America and West Indies: July 1699, 21-25

Pages 357-366

Calendar of State Papers Colonial, America and West Indies: Volume 17, 1699 and Addenda 1621-1698. Originally published by His Majesty's Stationery Office, London, 1908.

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July 1699

July 21.
670. Council of Trade and Plantations to the Lords Justices. We enclose draughts of Col. Codrington's instructions and a copy of another particular draught of instructions, prepared some while since for the Governors of Plantations in pursuance of several Laws relating to Trade and Navigation, for his direction. Signed, Stamford, Lexington, Ph. Meadows, Jno. Locke, Abr. Hill. [Board of Trade. Leeward Islands, 45. p. 389.]
July 21.
671. William Thornburgh to William Popple. I send you a sample of our Carolina Rice, that the Council of Trade may see what a staple the Province may be capable of furnishing Europe withal. The grocers assure me it's better than any foreign rice. We expect Capt. Man daily from Carolina. On his arrival their Lordships shall have a sample of pitch and tar and a particular account of the supply thereof. Signed, Wm. Thornburgh. Endorsed, Recd. July 21. Read July 25, 1699. ¾ p. [Board of Trade. Proprieties, 3. No. 25.]
July 21.
672. Gov. Cranston to the Council of Trade and Plantations. We have received your letter of May 3. We are not a little surprised at the proceeding of Francis Brinley in his groundless petition. He says he had no notice and did not appear as defendant, but there are extant near 20 articles he sent to the Court in bar to action. Some time before he actually appeared in Court. He had 10 days according to the law of the colony before execution was granted to enter a rehearing, which he neglected, not owning the Court's jurisdiction. For us to admit of a trial 4 years after execution was granted was contrary to law. There was never any appeal desired by Brinley of this Government; neither was there any other person ever denied an appeal to His Majesty. But we believe in the case of small actions like this, which does not exceed £20, it will be a great prejudice to the poor subject to be liable to be appealed against. We beg you to state what value appeals shall be granted upon. We hear from Lord Bellomont of his Commission to enquire into the alleged irregularities here, which we take as a most bountiful favour, that we can have liberty to answer for ourselves, and clear ourselves of any artful or irregular action. We acknowledge receipt of instructions about Capt. Kidd and a Naval Officer. We have none but collectors here. Signed, Samuel Cranston. Endorsed, Recd. Sept. 29. Read Oct. 3, 1699. 3 pp. [Board of Trade. Proprieties, 4. No. 9; and 26. pp. 105–111.]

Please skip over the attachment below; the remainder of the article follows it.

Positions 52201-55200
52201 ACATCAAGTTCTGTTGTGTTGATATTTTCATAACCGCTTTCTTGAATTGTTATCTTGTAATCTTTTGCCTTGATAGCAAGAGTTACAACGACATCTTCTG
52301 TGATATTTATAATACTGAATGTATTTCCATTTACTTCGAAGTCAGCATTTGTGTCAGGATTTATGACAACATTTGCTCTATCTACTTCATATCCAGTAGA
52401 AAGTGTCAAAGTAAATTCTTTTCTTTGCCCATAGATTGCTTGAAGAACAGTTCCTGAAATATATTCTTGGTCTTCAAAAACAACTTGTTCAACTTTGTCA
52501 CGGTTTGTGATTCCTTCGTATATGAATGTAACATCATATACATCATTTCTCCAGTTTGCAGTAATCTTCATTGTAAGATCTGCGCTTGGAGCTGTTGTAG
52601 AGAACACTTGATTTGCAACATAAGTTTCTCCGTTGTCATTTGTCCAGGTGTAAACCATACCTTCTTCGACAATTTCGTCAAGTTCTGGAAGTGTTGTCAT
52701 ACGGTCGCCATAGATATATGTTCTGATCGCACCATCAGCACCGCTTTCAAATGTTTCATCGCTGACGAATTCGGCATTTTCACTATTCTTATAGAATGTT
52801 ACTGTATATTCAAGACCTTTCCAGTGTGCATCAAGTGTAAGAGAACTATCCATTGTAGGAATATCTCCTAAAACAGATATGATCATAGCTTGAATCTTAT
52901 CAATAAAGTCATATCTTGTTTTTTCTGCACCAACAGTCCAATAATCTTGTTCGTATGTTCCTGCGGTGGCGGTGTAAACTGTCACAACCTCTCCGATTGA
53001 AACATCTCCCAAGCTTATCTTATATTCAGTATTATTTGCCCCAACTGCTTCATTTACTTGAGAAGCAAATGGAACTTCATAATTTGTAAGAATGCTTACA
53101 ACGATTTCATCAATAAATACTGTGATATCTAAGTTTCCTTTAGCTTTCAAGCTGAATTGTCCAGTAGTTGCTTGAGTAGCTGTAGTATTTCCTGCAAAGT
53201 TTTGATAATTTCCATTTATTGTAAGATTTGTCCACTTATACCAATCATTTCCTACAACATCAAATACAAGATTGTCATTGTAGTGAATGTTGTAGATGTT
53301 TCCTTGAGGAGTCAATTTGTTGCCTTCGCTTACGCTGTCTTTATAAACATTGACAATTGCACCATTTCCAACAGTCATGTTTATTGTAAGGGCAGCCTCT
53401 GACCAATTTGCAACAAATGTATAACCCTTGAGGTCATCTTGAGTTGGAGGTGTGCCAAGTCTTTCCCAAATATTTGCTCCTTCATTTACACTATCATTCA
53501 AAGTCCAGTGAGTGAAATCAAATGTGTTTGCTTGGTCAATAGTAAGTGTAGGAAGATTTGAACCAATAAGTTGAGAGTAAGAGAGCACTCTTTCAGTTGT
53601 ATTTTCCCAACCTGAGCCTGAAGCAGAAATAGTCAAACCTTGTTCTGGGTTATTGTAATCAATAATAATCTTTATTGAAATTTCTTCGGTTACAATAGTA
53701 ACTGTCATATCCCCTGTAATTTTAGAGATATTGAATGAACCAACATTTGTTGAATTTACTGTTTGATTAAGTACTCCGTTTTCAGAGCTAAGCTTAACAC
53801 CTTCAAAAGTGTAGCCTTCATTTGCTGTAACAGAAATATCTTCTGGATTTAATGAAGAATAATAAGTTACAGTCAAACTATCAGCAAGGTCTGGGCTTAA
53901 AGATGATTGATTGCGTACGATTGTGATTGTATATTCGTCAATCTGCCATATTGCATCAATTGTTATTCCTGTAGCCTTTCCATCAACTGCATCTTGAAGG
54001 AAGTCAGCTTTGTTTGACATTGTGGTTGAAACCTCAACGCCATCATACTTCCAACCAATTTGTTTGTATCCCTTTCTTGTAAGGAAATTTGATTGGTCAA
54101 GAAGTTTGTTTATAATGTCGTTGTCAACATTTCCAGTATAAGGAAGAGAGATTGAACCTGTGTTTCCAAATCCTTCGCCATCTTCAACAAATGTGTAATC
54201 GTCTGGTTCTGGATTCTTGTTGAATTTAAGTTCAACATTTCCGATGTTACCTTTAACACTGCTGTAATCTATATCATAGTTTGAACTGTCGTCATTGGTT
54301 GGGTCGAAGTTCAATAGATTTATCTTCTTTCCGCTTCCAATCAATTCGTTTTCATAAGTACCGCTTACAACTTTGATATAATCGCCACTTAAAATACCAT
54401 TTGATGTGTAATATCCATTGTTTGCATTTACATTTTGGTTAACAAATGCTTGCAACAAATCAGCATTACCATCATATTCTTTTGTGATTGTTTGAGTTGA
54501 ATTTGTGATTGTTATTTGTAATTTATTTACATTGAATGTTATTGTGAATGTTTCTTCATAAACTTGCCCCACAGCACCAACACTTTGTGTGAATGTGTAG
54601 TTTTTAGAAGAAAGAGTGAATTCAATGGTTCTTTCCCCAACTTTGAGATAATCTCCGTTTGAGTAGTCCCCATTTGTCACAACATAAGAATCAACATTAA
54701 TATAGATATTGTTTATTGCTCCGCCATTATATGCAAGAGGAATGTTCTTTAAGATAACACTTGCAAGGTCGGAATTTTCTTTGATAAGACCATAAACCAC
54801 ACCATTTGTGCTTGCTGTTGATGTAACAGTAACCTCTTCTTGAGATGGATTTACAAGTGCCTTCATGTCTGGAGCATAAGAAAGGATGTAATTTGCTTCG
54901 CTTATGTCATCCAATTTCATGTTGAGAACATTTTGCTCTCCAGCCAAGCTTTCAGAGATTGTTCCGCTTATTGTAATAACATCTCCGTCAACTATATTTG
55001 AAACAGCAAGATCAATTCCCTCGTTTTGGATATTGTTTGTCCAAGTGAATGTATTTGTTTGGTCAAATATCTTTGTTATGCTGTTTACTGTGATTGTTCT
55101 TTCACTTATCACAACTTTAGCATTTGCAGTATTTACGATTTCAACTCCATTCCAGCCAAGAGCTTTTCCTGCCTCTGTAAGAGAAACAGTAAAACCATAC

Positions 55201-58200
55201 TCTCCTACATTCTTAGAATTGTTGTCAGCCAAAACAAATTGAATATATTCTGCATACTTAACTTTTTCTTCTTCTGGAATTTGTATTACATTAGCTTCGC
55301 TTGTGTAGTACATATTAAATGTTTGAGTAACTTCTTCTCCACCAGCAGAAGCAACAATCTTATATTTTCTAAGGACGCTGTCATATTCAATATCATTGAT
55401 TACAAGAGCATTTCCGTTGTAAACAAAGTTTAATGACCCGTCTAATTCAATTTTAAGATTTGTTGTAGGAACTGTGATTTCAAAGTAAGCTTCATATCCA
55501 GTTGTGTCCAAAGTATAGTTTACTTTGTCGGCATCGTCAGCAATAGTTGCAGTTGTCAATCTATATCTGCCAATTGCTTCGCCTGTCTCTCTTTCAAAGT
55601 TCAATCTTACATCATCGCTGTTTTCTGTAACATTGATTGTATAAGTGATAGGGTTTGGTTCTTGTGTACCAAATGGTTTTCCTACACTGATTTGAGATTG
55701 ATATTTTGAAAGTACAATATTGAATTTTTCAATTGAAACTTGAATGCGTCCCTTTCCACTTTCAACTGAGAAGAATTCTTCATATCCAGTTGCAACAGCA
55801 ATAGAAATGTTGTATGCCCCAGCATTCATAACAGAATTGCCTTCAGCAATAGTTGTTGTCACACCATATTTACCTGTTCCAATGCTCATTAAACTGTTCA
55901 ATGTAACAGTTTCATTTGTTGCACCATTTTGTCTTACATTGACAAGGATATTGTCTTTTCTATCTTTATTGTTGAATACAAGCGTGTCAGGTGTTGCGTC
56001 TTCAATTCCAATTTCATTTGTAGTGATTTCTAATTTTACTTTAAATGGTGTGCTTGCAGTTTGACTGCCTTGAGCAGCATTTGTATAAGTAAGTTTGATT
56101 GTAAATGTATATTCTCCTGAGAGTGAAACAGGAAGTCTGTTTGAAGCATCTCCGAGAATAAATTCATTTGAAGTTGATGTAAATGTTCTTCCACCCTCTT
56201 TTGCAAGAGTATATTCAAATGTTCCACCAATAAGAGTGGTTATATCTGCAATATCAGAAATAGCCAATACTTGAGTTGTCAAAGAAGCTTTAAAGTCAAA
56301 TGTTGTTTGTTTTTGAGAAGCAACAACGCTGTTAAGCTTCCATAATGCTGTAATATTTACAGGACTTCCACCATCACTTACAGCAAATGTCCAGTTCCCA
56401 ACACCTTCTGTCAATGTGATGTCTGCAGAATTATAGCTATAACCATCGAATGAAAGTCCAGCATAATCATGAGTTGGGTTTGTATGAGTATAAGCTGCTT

July 21. 673. Minutes of Council of Maryland in Assembly. Bills for limiting officers' fees, for the administration of Justice in Probate of Wills, read and passed. Bill for punishing privateers amended and passed. Seven Bills assented to and returned to the House. Bill for regulating the Militia amended. A Bill, for the benefit of the King's subjects where the laws of this Province are defective, rejected as repugnant to the laws of England. Bill for speedy trials of criminals read and passed. Eight Bills assented to and sent to the House. Bills, relating to servants and slaves, and imposing a fine on Major Dorsey and the Sheriffs of Cecil and Talbot Counties, read and passed with amendment.
Upon enquiry, the House was informed that the fund for building the Church was lodged in the late Governor's hands.
Public Thanksgiving appointed on Aug. 17 that the State House was not burned.
The Governor remarked upon the omission, in the revising of the laws, of that dealing with the reporters of false news. The House replied that the law because of its great latitude made it very liable to be abused. They pressed for its repeal, which was assented to. The Catalogue of the Laws was brought up and a message from the House proposing to present £250 to the Governor, but not till the Fall.
On consideration of the Catalogue of Laws, the Board proposed to the House to make an exception, to the Act in favour of the natives, in the case of Mr. Robert Fenley, who had constantly attended his Majesty's service in Ireland and Flanders from the beginning to the end of the late wars and come here with his Excellency, as also Mr. Robert Blakiston, that they might by some public ordinance or otherwise be allowed to hold any employment they should be found capable of. The proposal of the House to apply all the money in the Bank to defray the public levy was discountenanced, in the present uncertainty of the Indian designs, and it was advised that £800 should be kept for any emergency.
The Journal of the Committee of Accounts was brought up.
July 22. The House assented to the Board's proposal of an exception to the Act for the encouragement of learning and advancement of the natives, but insisted upon applying the money in hand to defray the public levy; as for a fund, "a fund is never lacking so long as we have willing hearts." The Board, after commenting upon the House's refusal of almost all their proposals, especially of the Bill for marriages, agreed, on condition that the money proposed for H.E. should be paid immediately and that power should be left with the Governor and Council to raise money or tobacco in case of any emergency.
The Governor acknowledged the present proposed to him by the House and drew attention to his poor accommodation at Annapolis, not equal to that of a Common Constable in England, "besides the slender conveniences of life are not to be had but at much dearer rates than elsewhere. I never was yet in the meanest of His Majesty's Governments abroad but there is a house always provided for his Governor. If you advise my stay here, I hope you will in some measure support it."